Because of this prosperity, Florence had undergone a building boom during the 1300s the like of which had not been seen in Italy since the time of the ancient Romans. Quarries of golden-brown sandstone were opened inside the city walls; sand from the river Arno, dredged and filtered after every flood, was used in the making of mortar, and gravel was harvested from the riverbed to fill in the walls of the dozens of new buildings that had begun springing up all over the city. These included churches, monasteries, and private palaces, as well as monumental structures such as a new ring of defensive walls to protect the city from invaders. Standing 20 feet high and running five miles in circumference, these fortifications, not finished until 1340, took more than fifty years to build. An imposing new town hall, the Palazzo Vecchio, had also been constructed, complete with a bell tower that stood more than 300 feet high. Another impressive tower was the cathedral’s 280-foot campanile, with its bas-reliefs and multicolored encrustations of marble. Designed by the painter Giotto, it had been completed in 1359, after more than two decades of work.

Yet by 1418 what was by far the grandest building project in Florence had still to be completed. A replacement for the ancient and dilapidated church of Santa Reparata, the new cathedral of Santa Maria del Fiore was intended to be one of the largest in Christendom. Entire forests had been requisitioned to provide timber for it, and huge slabs of marble were being transported along the Arno on flotillas of boats. From the outset its construction had as much to do with civic pride as religious faith: the cathedral was to be built, the Commune of Florence had stipulated, with the greatest lavishness and magnificence possible, and once completed it was to be a more beautiful and honourable temple than any in any other part of Tuscany. But it was clear that the builders faced major obstacles, and the closer the cathedral came to completion, the more difficult their task would become.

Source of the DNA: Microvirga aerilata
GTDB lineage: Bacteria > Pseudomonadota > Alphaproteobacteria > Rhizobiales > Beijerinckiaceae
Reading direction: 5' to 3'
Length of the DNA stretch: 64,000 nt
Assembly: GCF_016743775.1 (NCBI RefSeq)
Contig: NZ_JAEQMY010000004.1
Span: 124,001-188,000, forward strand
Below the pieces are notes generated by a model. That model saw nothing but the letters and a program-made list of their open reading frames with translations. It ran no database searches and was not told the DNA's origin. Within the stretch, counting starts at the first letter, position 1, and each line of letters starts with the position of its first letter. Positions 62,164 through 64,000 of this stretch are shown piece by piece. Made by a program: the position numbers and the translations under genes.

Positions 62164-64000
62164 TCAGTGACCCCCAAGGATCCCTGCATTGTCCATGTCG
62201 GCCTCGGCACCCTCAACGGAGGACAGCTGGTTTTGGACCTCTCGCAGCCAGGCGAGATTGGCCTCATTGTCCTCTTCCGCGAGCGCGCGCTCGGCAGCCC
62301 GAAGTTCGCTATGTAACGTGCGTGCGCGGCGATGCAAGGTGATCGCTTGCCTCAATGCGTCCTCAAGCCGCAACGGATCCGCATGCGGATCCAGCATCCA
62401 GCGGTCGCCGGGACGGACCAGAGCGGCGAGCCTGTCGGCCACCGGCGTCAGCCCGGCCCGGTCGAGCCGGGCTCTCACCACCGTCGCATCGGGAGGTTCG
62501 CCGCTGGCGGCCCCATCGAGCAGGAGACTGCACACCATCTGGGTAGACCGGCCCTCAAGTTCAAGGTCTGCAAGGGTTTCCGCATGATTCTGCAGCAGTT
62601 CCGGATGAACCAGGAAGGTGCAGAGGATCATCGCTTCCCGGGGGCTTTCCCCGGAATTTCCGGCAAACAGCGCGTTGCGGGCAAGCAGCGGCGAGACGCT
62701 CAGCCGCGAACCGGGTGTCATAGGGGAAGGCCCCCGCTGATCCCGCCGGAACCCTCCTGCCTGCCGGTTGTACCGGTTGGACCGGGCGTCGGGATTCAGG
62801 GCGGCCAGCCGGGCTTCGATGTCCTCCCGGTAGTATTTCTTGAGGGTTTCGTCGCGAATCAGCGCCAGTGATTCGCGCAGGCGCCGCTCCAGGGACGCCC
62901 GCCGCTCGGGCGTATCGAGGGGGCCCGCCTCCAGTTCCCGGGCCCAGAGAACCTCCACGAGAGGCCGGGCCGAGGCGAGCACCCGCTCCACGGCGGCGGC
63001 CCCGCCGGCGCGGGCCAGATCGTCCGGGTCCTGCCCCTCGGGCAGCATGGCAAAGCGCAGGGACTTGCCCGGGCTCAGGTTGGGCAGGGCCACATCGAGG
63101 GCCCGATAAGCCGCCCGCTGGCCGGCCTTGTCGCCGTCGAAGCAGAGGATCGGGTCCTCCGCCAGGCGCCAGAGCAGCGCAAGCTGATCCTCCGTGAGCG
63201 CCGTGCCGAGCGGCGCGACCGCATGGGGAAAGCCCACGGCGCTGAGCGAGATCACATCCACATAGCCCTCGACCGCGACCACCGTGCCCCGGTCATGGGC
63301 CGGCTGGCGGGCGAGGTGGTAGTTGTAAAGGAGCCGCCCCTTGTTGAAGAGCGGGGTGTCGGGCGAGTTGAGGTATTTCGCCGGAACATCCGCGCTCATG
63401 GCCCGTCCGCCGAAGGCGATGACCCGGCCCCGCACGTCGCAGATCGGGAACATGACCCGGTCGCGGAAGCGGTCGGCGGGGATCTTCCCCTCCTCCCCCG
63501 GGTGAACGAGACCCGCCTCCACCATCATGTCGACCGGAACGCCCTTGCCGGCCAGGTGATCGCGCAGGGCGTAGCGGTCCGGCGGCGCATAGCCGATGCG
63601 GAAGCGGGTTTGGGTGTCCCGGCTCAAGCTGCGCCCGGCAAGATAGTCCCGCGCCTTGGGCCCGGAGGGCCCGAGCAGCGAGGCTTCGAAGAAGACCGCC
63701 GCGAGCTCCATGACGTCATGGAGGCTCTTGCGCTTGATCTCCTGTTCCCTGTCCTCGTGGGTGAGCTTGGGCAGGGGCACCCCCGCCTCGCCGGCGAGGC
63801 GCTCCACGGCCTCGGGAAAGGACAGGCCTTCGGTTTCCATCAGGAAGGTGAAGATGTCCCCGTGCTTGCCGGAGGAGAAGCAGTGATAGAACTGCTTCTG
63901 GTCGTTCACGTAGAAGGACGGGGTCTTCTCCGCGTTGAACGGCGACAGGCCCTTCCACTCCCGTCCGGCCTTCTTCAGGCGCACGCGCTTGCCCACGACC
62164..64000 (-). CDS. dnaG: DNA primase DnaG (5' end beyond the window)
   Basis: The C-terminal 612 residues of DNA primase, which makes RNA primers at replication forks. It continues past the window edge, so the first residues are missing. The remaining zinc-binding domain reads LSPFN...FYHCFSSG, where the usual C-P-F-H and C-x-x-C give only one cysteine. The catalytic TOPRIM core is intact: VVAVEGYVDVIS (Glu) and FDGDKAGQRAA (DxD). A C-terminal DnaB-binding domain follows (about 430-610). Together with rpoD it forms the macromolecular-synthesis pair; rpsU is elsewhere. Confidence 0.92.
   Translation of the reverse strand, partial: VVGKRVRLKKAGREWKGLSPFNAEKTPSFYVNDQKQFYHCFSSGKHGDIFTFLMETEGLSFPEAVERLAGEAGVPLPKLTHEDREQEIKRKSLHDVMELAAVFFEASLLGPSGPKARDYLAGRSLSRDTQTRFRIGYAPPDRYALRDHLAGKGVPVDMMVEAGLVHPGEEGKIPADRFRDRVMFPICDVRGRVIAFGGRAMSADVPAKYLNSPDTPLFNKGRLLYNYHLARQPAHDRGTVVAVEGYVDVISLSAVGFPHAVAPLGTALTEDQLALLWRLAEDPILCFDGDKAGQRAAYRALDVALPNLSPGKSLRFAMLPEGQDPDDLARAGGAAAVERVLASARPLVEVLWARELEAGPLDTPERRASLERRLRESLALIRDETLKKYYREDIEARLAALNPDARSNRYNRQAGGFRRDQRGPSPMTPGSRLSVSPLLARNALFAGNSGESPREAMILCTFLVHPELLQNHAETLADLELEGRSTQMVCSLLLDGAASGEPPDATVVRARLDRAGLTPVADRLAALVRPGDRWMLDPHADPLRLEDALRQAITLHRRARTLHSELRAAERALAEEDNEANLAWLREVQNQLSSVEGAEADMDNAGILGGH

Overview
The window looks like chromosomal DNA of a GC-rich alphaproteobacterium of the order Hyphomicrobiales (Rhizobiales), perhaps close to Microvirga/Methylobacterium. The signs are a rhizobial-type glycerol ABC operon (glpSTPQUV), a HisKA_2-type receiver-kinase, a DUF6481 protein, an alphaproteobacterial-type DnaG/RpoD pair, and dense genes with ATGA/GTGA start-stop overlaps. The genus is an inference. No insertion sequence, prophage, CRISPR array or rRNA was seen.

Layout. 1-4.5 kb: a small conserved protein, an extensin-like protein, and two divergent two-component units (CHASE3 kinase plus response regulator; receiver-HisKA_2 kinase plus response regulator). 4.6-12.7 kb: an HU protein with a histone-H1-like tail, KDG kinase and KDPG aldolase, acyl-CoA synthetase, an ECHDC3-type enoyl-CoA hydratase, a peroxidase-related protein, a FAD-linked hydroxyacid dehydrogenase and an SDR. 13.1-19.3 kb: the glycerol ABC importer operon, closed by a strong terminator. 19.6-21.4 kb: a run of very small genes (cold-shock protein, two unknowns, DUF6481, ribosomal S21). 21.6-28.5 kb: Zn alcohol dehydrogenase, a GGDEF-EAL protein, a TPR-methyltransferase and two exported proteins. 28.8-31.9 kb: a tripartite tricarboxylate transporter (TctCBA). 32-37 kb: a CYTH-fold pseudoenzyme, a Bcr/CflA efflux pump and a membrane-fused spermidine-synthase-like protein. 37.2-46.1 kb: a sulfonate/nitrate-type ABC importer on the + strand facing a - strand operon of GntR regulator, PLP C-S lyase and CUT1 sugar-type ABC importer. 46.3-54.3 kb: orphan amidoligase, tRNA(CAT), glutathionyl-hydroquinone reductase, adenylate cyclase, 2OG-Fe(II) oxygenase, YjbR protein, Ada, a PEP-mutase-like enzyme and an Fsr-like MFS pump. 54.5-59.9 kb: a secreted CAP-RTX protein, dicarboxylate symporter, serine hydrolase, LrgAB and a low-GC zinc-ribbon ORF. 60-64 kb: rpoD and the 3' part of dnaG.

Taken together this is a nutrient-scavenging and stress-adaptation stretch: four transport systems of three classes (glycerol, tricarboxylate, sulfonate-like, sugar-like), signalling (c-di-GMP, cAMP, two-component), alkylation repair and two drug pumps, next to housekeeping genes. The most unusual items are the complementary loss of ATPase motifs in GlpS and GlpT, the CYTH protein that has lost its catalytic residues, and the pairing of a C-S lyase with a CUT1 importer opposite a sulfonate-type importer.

The way forward should have been clear enough. For the past fifty years the south aisle of the unfinished cathedral had housed a thirty-foot-long scale model of the structure, in effect an artist’s impression of what the cathedral should look like once finished. The problem was that the model included an enormous dome—a dome that, if built, would be the highest and widest vault ever raised. And for fifty years it had been obvious that no one in Florence—or anywhere in Italy, for that matter—had any clear idea how to construct it. The unbuilt dome of Santa Maria del Fiore had therefore become the greatest architectural puzzle of the age. Many experts considered its erection an impossible feat. Even the original planners of the dome had been unable to advise how their project might be completed: they merely expressed a touching faith that at some point in the future God might provide a solution, and architects with a more advanced knowledge would be found.